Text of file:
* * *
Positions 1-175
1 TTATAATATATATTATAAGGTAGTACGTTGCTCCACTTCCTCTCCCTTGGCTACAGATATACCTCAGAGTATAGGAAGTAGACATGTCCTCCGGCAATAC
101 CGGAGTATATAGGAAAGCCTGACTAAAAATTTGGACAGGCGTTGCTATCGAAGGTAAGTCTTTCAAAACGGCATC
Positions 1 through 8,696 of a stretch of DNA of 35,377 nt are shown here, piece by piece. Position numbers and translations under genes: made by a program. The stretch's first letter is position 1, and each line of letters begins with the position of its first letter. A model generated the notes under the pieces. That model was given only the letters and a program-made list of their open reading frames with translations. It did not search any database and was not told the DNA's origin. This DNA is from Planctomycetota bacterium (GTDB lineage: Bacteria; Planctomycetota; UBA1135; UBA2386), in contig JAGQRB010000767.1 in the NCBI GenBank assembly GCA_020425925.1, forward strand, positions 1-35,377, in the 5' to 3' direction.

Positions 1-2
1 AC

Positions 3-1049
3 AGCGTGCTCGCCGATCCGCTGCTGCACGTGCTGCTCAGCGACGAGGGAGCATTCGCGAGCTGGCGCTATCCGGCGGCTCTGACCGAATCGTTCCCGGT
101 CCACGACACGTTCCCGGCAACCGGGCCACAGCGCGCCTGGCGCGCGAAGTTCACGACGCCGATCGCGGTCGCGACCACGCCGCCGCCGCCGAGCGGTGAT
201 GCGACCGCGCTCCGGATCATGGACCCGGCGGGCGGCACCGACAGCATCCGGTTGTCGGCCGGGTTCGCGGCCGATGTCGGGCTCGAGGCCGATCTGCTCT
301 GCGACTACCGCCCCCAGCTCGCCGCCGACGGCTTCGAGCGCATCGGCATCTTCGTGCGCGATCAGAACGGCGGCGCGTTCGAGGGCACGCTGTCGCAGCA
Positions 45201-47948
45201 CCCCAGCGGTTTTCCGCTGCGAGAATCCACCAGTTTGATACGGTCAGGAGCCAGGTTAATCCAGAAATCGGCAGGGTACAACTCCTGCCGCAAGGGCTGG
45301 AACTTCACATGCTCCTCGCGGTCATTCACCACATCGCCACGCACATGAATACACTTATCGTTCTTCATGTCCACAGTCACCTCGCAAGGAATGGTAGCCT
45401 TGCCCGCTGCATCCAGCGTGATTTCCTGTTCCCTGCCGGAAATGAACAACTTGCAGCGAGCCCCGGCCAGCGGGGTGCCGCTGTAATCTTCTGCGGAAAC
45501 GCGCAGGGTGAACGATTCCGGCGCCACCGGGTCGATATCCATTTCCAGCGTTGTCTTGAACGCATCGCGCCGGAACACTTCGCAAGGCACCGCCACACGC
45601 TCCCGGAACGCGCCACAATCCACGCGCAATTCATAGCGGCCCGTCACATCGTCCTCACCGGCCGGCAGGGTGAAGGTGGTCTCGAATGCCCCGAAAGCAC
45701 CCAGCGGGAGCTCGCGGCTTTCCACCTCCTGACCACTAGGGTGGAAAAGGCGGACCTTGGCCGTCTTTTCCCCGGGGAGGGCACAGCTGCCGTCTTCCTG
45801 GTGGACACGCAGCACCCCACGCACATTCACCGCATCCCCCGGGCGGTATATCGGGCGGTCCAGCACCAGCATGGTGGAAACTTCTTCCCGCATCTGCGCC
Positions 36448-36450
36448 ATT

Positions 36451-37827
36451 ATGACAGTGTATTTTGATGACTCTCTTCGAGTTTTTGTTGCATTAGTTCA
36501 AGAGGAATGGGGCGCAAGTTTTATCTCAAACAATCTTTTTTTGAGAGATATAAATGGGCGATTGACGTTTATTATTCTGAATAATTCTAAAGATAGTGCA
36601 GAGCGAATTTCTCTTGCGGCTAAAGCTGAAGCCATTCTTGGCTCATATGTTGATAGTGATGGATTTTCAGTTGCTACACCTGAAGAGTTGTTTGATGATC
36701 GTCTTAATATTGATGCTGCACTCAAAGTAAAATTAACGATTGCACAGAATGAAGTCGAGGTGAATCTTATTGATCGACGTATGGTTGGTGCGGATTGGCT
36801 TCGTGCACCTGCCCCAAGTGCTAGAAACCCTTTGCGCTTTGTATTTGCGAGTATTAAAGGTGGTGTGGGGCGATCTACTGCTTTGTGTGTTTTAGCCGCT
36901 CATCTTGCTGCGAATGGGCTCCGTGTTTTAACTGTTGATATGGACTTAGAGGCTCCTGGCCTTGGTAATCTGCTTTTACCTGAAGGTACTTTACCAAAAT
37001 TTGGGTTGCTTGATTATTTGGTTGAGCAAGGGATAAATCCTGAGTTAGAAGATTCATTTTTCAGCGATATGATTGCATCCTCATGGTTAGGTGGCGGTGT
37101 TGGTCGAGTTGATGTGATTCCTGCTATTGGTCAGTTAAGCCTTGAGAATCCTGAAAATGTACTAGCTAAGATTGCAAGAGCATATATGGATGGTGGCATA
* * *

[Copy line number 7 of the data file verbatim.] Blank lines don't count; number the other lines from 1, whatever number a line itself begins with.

Positions 3-1049